Hello readers. I guess it’s a fair comment if you feel that I’m becoming a bit more politically charged recently. Well, it’s not hard to. So much is going on around us that it’s difficult to ignore the political climate that we are currently living in. Today (21 January 2017) marked the Women’s March on Washington. The WMoW protested Donald Trump as President, showing how women are unafraid to speak their mind and flex their constitutional right to free speech in order to attack where it matters. To see such a conglomerate of women from all walks of life and backgrounds all uniting under one common ground continues to warm my heart. In a time of assumed strife worldwide, witnessing placards ablaze on my social media of women going out and making their voice heard is incredible to see. I know it’s 2017, this shouldn’t need to happen. The world should act and allow all sexes to be whatever they want to be and grow into the person they’ve always dreamed of being. Today’s felt like one of those days in history which you’ll grow up and tell the grandchildren where you were.
Granted, I didn’t go out and march. This immediately puts me at a lower peg than the millions of women who did. The snow in my town was knee-deep and I am currently struggling to get anywhere on my campus. The roads are treacherous and I did not want to compromise my safety. Again, I know this seems like a selfish act when you consider the industries which are constantly exploiting women… yet, I don’t believe this to be a choice which means I should be silenced.
In 2015, I was subject to the centre of a politically charged debate. I went to an episode of Free Speech in Hackney, London as part of a series before the 2015 election. Being a fresher who was angry at the level of tuition fees as well as other matters, I was intrigued to go to a political debate. I’m so glad I went. The event itself opened my eyes to a variety of attitudes that prevail and exist within the young public of British society. It also got me in a very heated Twitter debate with (the worst ‘celebrity’ in the United Kingdom) Luisa Zissman, but that’s another story…
At the event, we were encouraged to write an issue which we had with UK society on a whiteboard. I put “WHY IS BEING A WOMAN STILL SECOND BEST IN POLITICS” and received a social media backlash for it. As an 18 year old, I was upset with the differing levels of treatment of men and women in Parliament. Women are judged on their outfits, men on their policies. Men are the strong characters, whereas women make the wrong choices and OOH LOOK her’s hair greying, is she up to the job? I’m sick of the constant bombardment in the media that women should be seen as second best. If you want to check out the Facebook post, check it out here.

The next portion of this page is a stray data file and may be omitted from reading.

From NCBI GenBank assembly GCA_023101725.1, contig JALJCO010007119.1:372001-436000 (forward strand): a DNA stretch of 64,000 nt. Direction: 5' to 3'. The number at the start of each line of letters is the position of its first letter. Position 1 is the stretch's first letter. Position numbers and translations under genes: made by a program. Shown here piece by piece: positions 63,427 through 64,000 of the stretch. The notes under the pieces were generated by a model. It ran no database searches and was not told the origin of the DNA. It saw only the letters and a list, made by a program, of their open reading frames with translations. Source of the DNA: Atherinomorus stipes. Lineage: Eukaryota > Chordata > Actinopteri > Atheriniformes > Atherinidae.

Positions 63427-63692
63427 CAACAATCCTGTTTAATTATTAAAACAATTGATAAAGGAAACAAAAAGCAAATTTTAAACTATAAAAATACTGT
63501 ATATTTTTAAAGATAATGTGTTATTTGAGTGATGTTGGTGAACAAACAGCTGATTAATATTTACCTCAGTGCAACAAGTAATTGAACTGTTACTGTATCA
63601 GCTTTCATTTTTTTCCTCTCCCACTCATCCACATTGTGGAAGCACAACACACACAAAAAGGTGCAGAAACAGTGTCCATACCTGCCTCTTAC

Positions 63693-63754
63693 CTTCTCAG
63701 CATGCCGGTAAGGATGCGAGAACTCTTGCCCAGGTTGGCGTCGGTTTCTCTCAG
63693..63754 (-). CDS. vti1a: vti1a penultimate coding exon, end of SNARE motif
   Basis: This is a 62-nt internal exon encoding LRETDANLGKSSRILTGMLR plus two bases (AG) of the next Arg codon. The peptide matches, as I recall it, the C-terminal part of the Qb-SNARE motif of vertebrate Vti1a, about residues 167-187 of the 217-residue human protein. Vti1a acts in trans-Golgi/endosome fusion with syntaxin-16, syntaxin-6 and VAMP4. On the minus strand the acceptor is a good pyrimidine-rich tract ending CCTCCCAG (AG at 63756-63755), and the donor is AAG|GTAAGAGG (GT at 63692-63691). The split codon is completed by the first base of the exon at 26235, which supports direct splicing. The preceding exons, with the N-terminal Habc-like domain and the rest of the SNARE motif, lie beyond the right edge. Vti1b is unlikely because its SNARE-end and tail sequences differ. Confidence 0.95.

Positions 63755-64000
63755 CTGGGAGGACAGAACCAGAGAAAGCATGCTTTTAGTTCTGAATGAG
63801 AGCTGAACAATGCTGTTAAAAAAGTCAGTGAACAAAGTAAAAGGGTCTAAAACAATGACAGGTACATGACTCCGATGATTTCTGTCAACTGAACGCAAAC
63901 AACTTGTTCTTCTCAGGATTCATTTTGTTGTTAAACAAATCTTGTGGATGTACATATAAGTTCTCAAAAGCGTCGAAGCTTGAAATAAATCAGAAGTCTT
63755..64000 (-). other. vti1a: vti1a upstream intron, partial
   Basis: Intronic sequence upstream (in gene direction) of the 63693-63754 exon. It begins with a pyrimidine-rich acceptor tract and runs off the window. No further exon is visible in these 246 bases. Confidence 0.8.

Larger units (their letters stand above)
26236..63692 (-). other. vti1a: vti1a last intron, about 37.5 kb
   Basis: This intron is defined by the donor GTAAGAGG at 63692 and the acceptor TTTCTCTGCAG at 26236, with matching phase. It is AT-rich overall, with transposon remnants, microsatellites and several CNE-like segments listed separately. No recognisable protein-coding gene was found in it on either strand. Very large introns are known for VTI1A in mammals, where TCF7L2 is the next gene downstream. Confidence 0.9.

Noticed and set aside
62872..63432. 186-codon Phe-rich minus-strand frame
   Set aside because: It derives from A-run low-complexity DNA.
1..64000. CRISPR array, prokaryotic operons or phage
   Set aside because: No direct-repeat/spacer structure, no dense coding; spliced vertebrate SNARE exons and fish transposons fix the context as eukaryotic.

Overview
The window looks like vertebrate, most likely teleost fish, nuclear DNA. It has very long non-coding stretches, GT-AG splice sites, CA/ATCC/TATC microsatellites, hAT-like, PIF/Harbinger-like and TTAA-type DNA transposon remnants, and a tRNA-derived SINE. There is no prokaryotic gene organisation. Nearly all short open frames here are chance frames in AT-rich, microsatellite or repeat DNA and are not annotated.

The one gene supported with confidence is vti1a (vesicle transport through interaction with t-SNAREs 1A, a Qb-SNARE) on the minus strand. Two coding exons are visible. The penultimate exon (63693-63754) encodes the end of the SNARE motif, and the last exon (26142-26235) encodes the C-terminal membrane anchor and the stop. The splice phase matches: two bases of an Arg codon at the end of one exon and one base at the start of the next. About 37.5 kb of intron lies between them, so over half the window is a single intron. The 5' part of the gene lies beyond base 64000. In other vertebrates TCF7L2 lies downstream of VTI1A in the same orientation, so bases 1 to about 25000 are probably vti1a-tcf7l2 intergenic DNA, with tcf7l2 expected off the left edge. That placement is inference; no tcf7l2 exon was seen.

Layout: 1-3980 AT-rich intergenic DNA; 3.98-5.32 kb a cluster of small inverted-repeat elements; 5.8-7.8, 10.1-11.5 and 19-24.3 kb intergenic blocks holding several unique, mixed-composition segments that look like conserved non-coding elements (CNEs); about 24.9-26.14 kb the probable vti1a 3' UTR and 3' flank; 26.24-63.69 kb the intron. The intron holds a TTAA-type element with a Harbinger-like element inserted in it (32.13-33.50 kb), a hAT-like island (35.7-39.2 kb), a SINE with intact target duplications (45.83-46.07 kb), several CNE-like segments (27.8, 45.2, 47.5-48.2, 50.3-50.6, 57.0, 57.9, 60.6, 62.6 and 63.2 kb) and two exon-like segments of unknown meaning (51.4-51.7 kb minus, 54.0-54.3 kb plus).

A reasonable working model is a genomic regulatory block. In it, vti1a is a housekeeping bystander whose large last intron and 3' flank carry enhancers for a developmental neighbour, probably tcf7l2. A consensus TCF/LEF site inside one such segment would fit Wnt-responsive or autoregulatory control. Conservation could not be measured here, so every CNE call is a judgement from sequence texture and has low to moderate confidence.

Reading the comments nearly 3 years on, I’m in shock and disbelief at some of the misogynistic comments headed my way. From people blaming it on the ‘menstrual cycle’ to “You have the babies. Men like politics a bit more. That’s all”, middle aged men on Facebook were hitting me with comments on Facebook. It was a constant bashing of how women are not second best, using the example of Margaret Thatcher. However, taking a look at the media in the present day teaches us one thing; women are not as strong as men.
Popular culture and the mass media has encouraged a climate of female hypersexuality, something which has come to be expected of women. GOD FORBID finding a woman who’s frigid! GOD FORBID seeing a woman wearing a trouser suit! Hillary Clinton’s infamous outfit of choice has come to be mocked, deflattering her feminine qualities. Isn’t my message still clear? Women are so obviously treated as second best in politics. The recent election in America confirms this. The silent majority voted for Trump. Even though I don’t want Trump to fail for the fear that America will tumble to the worst state the nation will ever face, it’s shocking how women are treated.
The coverage of Michelle Obama by NBC focused on the outfits during her tenure… ooh, didn’t Melania wear a lovely blue outfit… look at Hillary wearing her rain poncho. I’m done. STOP judging women on the surface; the idea that women are second best will never degrade if this is the way women are constantly treated.
The Women’s Marches across the world have proved one thing. Many people are fed up and want change. They’re done with the constant shit and they want a better life for themselves, those around them and future generations to come. Even though I didn’t march, I’m there in solidarity.
Raise your fists, sisters. We’ve got this.